# Why is the polynomial $S(\vec{x})$ with coefficients obeying a constraint homogeneous?

I have recently been working on a problem to prove that a particular polynomial is in fact homogeneous. Although I have found out that this is true, I am curious to see whether there might be a deeper meaning to this, perhaps in algebra theory. Therefore, I will pose the problem here:

Let $\{x_1,x_2,\cdots,x_N\}$ be a set of complex variables. We can write for a polynomial $S$ the following expansion $$S(\vec{x})=\sum_{\vec{m}_\in D^N}d_{m_1,m_2,\cdots,m_N}(\vec{p})\prod_{j=1}^Nx_j^{m_j},$$ where $\vec{p}=(p_1,p_2,\cdots,p_N)^T$ is complex and the hypercube $D^N$ is defined as $$D^N=\{0,1,\cdots,N-1\}^N.$$ The allowed powers of each variable are thus $0,1,\cdots,N-1$. Now we impose the condition that $(x_i \partial_i -x_j \partial_j +i/2\kappa(p_i-p_j))S(\vec{x})$ should be divisible by $(x_i-x_j)$ for every $i,j$ satisfying $i\neq j$. By trying to divide out this term we get the following condition on the coefficients: for each $\beta,\rho\in \{1,2,\cdots,N\}$ where $\beta \neq \rho$, $$\sum_{l\in \mathbb{Z}}^*d_{m_1,\cdots,m_{\beta+l},\cdots,m_{\rho-l},\cdots,m_N}(\vec{p})\left(m_\beta-m_\rho +\frac{i}{2\kappa}(p_\beta-p_\rho) \right)=0,$$ where the star $*$ in the summation indicates that the summation runs over all $l\in \mathbb{Z}$ such that $0\leq m_\beta+l \leq N-1$ and $0\leq m_\rho-l \leq N-1$.

Using this relation, prove that the polynomial $S$ is homogeneous of degree $\frac{N(N-1)}{2}$. This is equivalent to proving that if $\sum_{i=1}^Nm_i\neq \frac{N(N-1)}{2}$, then $d_{m_1,m_2,\cdots,m_N}(\vec{p})=0$.

My own approach consisted in formulating an algorithm which rewrites the coefficient under consideration as a linear combination of coefficients which we are $0$. Consequently, I only showed that this algorithm terminated in a finite number of steps. However, for me this algorithm has no deep interpretation, while it would be very nice to understand the reason for this homogeneity. I would therefore very much like to know other approaches.

• is this problem from quantum mechanics? Mar 19 '14 at 13:17
• @Norbert Yes. I encountered it while studying a spin 1/2 chain, in which the particles have only spin degrees of freedom. Mar 19 '14 at 13:40
• May be you should look for physical explanation, and in this case you need to ask this question on physics.stackexchange.com Mar 19 '14 at 14:13
• @Norbert In my opinion, if physics was important here, it would not have been possible to pose the problem without referring to the physical context of the problem. In this case, the problem is fully set in completely abstract terms and thus a physical explanation would surprise me. But I will keep it in mind in case no deeper mathematical explanation emerges! Mar 19 '14 at 14:23

Here's how I would solve it, if I had to use your relations on $d_m$; it may turn out, though, to be equivalent to your algorithm.

Define the energy $E(m)$ of the multi-index $m$ by $E(m_1, \ldots, m_n) = \sum m_i^2.$

Claim 1: Suppose $m$ has a pair of repeated entries $m_a = m_b$. Then $d_m$ can be written as a linear combination of other coefficients $\sum_k d_{n_k}$ with $E(n_k) > E(m)$ for all $k$. Each $n_k$ has the same entry sum as $m$.

Proof: If $m_a=m_b = 0$ or $m_a = m_b = N-1$, then by your relation, $d_m = 0$ and the above holds vacuously. Otherwise, the claim follows from the observation that for any $l>0$, $$2m_a^2 < (m_a+l)^2 + (m_a-l)^2.$$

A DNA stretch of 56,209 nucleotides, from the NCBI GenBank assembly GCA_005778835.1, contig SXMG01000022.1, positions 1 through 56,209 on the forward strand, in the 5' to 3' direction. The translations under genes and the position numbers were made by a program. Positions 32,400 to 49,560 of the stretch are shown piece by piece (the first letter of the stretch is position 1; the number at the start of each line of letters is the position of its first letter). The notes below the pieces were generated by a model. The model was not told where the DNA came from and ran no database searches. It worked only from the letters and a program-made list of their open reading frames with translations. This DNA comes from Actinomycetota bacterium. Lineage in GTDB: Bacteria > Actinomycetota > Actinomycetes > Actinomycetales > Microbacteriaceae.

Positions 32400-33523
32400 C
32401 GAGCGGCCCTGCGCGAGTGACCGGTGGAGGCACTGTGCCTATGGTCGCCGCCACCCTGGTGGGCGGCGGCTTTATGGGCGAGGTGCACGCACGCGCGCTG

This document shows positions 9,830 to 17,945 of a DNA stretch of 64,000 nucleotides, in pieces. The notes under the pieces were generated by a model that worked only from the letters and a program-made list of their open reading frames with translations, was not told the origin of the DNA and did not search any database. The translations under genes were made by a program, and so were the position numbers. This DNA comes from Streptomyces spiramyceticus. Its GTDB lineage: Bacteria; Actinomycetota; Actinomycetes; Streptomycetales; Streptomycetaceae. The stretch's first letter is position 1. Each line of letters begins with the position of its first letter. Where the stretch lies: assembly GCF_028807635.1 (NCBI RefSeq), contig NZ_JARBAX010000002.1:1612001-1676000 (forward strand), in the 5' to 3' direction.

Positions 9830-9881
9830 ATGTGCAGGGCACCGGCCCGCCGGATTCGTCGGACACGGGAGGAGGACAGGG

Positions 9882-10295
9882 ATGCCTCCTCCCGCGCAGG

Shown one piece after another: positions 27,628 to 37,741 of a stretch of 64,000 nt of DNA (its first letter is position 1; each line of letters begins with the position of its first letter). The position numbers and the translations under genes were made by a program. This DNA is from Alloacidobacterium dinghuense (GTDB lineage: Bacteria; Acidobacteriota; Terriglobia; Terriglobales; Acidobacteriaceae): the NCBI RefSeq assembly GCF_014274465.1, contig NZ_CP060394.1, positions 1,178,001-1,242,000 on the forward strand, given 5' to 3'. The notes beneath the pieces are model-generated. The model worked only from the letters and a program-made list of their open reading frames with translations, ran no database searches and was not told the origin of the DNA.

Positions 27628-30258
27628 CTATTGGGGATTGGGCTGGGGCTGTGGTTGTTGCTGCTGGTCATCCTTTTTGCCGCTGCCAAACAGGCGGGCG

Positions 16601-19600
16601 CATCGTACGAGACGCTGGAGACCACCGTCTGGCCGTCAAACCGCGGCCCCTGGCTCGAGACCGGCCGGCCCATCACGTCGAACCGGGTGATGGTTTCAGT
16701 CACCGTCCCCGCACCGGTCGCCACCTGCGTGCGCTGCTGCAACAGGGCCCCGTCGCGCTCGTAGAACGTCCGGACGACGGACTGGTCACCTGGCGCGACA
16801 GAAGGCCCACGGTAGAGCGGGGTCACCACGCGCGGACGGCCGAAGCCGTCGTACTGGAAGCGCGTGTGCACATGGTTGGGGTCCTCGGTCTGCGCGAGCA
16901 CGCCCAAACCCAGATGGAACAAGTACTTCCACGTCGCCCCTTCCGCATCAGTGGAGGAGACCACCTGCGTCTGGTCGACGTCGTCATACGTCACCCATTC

Claim 2: $d_m$ can be written as a linear combination of other coefficients $\sum_k \alpha_k d_{n_k}$ where none of the $d_{n_k}$ have a repeated entry, and all $n_k$ have the same entry sum as $m$.

Proof: Repeat the process in Claim 1 above every time a coefficient has a repeated entry. This is guaranteed to increase the energy of the coefficient with minimum energy (if it is unique) or decrease the number of coefficients tied for having the minimum energy (if there are several). Since the energy is integer-valued, bounded above, and strictly increases at every step, this process must terminate in a finite number of steps.

Finally, the only way $d_n$ has no repeated entries is if the entries of $n$ sum to $\frac{N(N-1)}{2}$. Therefore if $\sum m_i\neq \frac{N(N-1)}{2}$, the sum $d_m = \sum_k \alpha_k d_{n_k}$ must be empty and $d_m = 0$.

There's another way to get your result, without looking at the coefficients $d_m$ at all.

Claim 1: If $f(x)$ is divisible by $(x_i-x_j)$ for all $i\neq j$, then $$f(x) = g(x)\prod_{i < j}(x_i-x_j) = g(x)\pi(x)$$ for some polynomial $g(x)$. This is because the ring of polynomials is a unique factorization domain and the linear polynomials are primes. Alternatively, treat all variables except $x_0$ as distinct constants. Every $x_j$, with $j > 0$, is a distinct root of $f(x_0)$ and so $f(x)$ factors as

$$f(x) = g_0(x_1,\ldots, x_n)\prod_{0 < j}(x_0-x_j).$$ Now repeat on $g_0(x)$, pulling out all remaining factors depending on $x_1$, etc.

The coefficient of $x_i^{N-1}$ in $\pi(x)$ is $(-1)^i$, so in order for $f(x)$ to have powers of no higher than $N-1$ in $x_i$, $g(x)$ cannot depend on $x_i$ and therefore must be constant. Thus $f(x) = \alpha \pi(x)$ for some constant $\alpha$, which is clearly homogeneous of degree $\frac{N(N-1)}{2}$.

• Tnx for your answer!The algorithm you propose is exactly the same as the one I came up with.Your second method is a correct solution to the edited problem I wrote last week, but unfortunately, this was an oversimplification in an effort to make it more general. The polynomial becomes way too simple in that case. I have reconstructed the post to mimic the original problem, in which I think your second solution does not work any more.Sorry for the misunderstanding. Could you perhaps generalize your second solution to this case, because this does look like the answer I was looking for? Apr 7 '14 at 8:07